Biotest

Flourless Pizza. Finally


#21

As I just ate cauliflower for the first time in my life last week, I’m am certainly going to try this. Off the top of my head (the perforated pan looks like it will work great btw) possibly changing the ratio of parmesan to mozzarella? The parmesan is more dry and may soak up some moisture (or turn the mixture to an unformable mess). Or maybe putting the cauliflower in a dehydrator for a while?

Cook it in the morning, place in dehydrator and make it for dinner. And lastly, I’m not sure how pliable the “dough” is, but maybe making pizza pockets might be a great idea for it (so it can be handheld all at once). I’ll try out some variation this weekend.


#22

[quote]HogLover wrote:
I actually looked this up and made it a week or so ago when you hinted at it in one of your LiveSpills. It was funny because I decided to make it for myself at my brothers birthday party. My parents had ordered 4 or 5 regular pizzas (which are like crack to me), but I decided I wasn’t going to deviate from my streak of good eating. So I decided to make this cauliflower crusted pizza.

Like I said, everyone was making comments and giving me a hard time while I was fixing it up but I had the last laugh once the pie was done. Everyone was so intrigued with how good and gourmet it looked when I was finished. Everyone of course wanted to try a bite and they were all pleasantly surprised. My wife who humors me by cooking healthy at home usually turns her nose up at these “Shugart Experiments” that I make at home but even she was blown away by this pizza. Man, especially for those of us who have quite the addiction to pizza… this is a glorious discovery for sure.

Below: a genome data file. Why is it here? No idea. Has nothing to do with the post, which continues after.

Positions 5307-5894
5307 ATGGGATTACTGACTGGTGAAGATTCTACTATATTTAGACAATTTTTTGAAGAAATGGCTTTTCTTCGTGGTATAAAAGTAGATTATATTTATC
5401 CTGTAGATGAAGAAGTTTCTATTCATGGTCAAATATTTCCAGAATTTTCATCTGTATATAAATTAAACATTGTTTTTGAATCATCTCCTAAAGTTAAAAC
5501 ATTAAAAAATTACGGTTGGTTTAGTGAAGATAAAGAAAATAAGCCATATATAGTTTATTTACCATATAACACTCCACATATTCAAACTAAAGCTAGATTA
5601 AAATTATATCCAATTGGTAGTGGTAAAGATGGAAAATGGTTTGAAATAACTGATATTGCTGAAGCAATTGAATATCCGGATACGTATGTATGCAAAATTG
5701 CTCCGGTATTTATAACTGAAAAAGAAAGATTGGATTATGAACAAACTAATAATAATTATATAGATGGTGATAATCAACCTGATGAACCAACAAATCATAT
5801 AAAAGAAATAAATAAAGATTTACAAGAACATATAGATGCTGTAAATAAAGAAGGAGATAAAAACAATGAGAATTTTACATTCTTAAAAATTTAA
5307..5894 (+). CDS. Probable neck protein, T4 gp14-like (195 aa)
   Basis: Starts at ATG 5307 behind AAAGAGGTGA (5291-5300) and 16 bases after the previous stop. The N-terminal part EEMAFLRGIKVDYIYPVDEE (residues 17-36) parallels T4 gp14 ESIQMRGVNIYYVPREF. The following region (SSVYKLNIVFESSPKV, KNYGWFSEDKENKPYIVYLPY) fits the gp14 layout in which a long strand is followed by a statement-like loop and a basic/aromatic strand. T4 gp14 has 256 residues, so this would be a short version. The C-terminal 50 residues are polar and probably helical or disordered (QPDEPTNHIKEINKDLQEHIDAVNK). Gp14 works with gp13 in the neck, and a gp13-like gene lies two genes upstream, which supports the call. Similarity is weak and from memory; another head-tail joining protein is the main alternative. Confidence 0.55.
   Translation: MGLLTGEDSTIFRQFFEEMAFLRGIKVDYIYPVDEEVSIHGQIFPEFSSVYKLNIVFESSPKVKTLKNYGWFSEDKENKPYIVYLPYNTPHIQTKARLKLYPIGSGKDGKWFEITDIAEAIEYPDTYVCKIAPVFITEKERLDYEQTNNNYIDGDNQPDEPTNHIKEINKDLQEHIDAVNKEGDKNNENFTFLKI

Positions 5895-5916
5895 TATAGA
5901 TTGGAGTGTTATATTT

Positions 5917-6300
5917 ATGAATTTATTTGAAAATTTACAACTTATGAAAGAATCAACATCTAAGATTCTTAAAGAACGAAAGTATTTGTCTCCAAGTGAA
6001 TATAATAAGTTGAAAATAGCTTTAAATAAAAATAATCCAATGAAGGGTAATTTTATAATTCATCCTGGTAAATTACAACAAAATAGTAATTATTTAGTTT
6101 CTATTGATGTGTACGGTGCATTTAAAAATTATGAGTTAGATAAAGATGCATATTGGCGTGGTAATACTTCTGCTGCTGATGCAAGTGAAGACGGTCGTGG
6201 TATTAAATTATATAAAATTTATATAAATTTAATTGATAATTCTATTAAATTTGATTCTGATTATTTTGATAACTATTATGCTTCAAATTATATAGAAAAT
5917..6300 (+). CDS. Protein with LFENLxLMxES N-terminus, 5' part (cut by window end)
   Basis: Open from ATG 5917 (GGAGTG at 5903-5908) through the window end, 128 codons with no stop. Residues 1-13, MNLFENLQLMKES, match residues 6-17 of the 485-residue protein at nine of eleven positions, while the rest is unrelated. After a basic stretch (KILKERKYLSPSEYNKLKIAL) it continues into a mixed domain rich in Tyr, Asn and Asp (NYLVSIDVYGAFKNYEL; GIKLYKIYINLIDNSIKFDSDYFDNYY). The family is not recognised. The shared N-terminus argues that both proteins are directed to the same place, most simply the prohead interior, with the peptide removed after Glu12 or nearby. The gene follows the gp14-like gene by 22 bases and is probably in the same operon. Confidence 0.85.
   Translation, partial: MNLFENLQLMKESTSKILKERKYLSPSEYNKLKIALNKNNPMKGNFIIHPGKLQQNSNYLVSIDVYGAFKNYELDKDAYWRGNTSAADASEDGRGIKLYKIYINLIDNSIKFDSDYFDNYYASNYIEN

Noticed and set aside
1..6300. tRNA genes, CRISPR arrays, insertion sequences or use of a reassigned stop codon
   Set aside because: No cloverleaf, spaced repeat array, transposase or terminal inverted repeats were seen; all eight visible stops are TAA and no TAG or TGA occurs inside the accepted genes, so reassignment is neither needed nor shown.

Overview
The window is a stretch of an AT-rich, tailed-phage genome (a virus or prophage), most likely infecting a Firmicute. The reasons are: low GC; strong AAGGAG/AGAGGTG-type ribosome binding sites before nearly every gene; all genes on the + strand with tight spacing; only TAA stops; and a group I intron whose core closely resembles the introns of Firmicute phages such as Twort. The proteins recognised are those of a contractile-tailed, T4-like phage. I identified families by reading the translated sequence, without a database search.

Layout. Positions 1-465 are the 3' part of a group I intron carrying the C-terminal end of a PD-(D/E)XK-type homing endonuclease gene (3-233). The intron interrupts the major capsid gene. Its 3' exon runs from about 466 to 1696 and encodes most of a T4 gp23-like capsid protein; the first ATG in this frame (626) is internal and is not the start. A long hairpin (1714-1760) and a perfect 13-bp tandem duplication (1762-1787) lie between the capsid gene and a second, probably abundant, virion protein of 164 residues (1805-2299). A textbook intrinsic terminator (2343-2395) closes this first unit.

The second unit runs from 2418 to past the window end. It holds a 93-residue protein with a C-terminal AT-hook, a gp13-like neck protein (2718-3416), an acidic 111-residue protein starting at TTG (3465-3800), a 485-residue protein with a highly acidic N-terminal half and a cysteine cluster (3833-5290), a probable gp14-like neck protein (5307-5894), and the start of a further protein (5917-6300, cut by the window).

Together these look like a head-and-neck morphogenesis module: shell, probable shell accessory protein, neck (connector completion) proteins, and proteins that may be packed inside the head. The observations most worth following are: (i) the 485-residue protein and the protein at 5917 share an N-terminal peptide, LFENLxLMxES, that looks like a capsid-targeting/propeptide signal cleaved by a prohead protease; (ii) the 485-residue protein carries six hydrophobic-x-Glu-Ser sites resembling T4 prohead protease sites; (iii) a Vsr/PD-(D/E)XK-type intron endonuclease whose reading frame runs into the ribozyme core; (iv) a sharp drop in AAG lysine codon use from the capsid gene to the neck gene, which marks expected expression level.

Here’s a picture of how mine turned out. Looking forward to the next one. I’ll add some meat to the next one.

The only thing I did different than what you suggested here was that I added some fennel, and basil or parsley to the crust mix prior to baking the crust. [/quote]

That looks awesome! They really do have that high-end rustic look to them you’d get at a brick oven pizza joint.


#23

[quote]TYR wrote: